Heroin addiction has become an epidemic across the United States.
According to the National Survey on Drug Use and Health (NSDUH), heroin addiction and overdose deaths have climbed 286% from 2002 to 2015. Part of the reason for this is the crack down on prescription pain medications. Individuals addicted to pain meds that cannot obtain them as easily, opt for heroin. It is cheaper, and highly addictive. When the individual wants to stop, they get ill, and the only thing that makes them feel better is doing more. It is a vicious cycle. The Heroin Crisis Act, written by Representative Lou Lang (D-Stokie), was passed in the state of Illinois as a direct response to the astounding mortality rates due to heroin overdose in the mid-west region. The Heroin Crisis Act is a bill that takes a new approach to heroin addiction and the detrimental effects it has on the addicted, his/her family, the community, and society as a whole.
Impact of the Heroin Crisis Act:
- Enables pharmacies to dispense naloxone and other reversal medications to both drug users and their loved ones
- Makes Narcon (a heroin overdose antidote) available to first responder agencies at no cost
- Requires the firemen, police officers, school nurses, and other first-responders carry the reversal medications and receive training to administer it properly
- Requires medical examiners and coroners to report to the Department of Public Health all cases in which drug overdose was the cause or major contributor to one’s death. This action will create more accurate statistics that are vital for first responders and to aid in future policy-making decisions
- Allows for the expansion of drug courts statewide, this helps addicts get proper treatment and stay out of jail.
- Helps create or supplement drug education programs in schools
The bill allocated $15 million for these purposes.
Although this is a first step in helping those with heroin addiction, Illinois is not the only state battling this epidemic. Within the past month alone, reports have been written in many other states about the overdose epidemic. Among these are Washington County, PA, Manatee County, Fla., and Massachusetts.
Less than two weeks ago, Washington County, PA, a county consisting of no more than 200,000 people, experienced one of the worst heroin epidemics in its history. Within seventy minutes, there were eight recorded heroin overdoses. There were sixteen in the course of twenty-four hours, and twenty-five total over the weekend. Three people died. These were not the cause of a bad batch, nor the cause of an isolated incident. This is an extreme example of what is happening all over the country.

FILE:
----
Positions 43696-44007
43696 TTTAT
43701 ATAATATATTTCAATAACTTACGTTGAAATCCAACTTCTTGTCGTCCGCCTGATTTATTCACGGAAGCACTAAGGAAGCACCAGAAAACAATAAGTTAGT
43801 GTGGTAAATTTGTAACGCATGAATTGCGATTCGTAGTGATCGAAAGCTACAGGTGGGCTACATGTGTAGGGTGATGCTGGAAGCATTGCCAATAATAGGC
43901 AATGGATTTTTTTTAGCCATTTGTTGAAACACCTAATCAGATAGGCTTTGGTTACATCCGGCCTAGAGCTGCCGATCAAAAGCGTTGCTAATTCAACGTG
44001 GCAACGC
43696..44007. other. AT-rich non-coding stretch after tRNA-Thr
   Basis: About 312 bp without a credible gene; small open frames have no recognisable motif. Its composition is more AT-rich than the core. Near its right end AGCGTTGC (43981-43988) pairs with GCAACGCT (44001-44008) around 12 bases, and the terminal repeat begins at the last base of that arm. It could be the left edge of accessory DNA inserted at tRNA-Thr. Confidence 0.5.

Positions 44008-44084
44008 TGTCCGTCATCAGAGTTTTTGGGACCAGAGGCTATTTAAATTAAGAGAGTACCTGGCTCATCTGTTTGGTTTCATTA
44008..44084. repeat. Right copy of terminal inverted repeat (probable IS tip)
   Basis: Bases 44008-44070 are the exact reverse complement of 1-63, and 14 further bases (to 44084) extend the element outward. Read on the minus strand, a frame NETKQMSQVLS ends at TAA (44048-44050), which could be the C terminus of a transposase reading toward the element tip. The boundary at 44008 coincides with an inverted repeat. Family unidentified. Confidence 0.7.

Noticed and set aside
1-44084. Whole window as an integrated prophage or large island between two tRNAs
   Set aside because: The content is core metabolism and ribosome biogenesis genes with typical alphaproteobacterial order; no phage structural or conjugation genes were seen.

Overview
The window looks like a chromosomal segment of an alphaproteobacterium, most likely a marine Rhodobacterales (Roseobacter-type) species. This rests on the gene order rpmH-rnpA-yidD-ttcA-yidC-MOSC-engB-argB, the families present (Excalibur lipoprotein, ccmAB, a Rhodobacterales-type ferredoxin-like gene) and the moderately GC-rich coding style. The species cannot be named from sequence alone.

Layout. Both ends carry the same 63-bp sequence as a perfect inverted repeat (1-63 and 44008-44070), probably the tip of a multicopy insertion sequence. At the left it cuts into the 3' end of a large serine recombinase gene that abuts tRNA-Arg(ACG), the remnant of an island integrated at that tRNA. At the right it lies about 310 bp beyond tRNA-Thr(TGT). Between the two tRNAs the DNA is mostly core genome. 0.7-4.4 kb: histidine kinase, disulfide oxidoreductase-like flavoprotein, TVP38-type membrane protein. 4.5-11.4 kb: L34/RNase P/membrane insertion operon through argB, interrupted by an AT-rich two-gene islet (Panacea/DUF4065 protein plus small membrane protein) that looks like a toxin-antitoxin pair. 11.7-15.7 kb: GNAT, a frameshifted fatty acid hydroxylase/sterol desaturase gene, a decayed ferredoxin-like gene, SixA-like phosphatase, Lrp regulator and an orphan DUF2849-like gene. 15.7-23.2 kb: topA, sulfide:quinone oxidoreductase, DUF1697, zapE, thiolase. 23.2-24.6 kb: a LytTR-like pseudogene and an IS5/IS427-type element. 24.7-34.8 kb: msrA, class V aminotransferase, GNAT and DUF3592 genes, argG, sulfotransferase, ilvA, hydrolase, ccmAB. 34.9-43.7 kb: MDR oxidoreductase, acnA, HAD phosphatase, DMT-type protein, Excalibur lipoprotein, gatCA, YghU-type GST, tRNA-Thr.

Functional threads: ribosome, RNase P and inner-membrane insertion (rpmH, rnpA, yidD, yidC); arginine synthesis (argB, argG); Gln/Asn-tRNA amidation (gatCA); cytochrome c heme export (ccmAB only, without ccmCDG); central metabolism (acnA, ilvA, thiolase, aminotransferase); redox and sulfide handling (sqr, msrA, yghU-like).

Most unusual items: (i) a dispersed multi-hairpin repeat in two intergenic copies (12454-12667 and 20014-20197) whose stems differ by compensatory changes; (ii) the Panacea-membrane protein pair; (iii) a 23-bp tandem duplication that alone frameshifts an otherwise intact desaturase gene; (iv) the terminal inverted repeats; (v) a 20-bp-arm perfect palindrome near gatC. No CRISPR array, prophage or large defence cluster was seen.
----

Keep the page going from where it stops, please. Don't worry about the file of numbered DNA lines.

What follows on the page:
In Manatee, Florida, “One heroin addict was found dead in a Palmetto parking lot.”
The Bradenton Police Department received three overdose calls within 11 minutes in one July weekend, and the Manatee county EMS responded to 57 overdose calls over the July Fourth weekend. Another user survived an overdose after being found on the floor of a restroom of the Manatee County Department of Health, ironically.” In July Manatee County Ems treated 35 repeated overdose victims.
On September 3, 2015, The Boston Globe reported three lives were claimed by overdose, and they were among six in 48 hours.
On September 2, 2015, “Nightline” was given exclusive access during a heroin drug bust in St. Charles, Missouri.
Heroin addiction is a major issue across the entire United States.
The majority of heroin addicts fall between the 18-25 year old age range, people that have barely begun to live their lives. More awareness and less prejudice is in order to help keep our young people alive.
Tasch, B. (2015, August 25). The heroin crisis is so bad in one US county that there were 16 overdoses in one day. Retrieved December 1, 2015
Bernstein, L. (2015, August 23). The heroin epidemic’s toll: One county, 70 minutes, eight overdoses. Retrieved December 1, 2015
Florida must address mounting heroin crisis with addiction treatment. (2015, September 6). Retrieved December 1, 2015
If you are suffering from heroin addiction or know someone who is, please contact us today at (888) 989-9690. We can help you discover a new life free from addiction.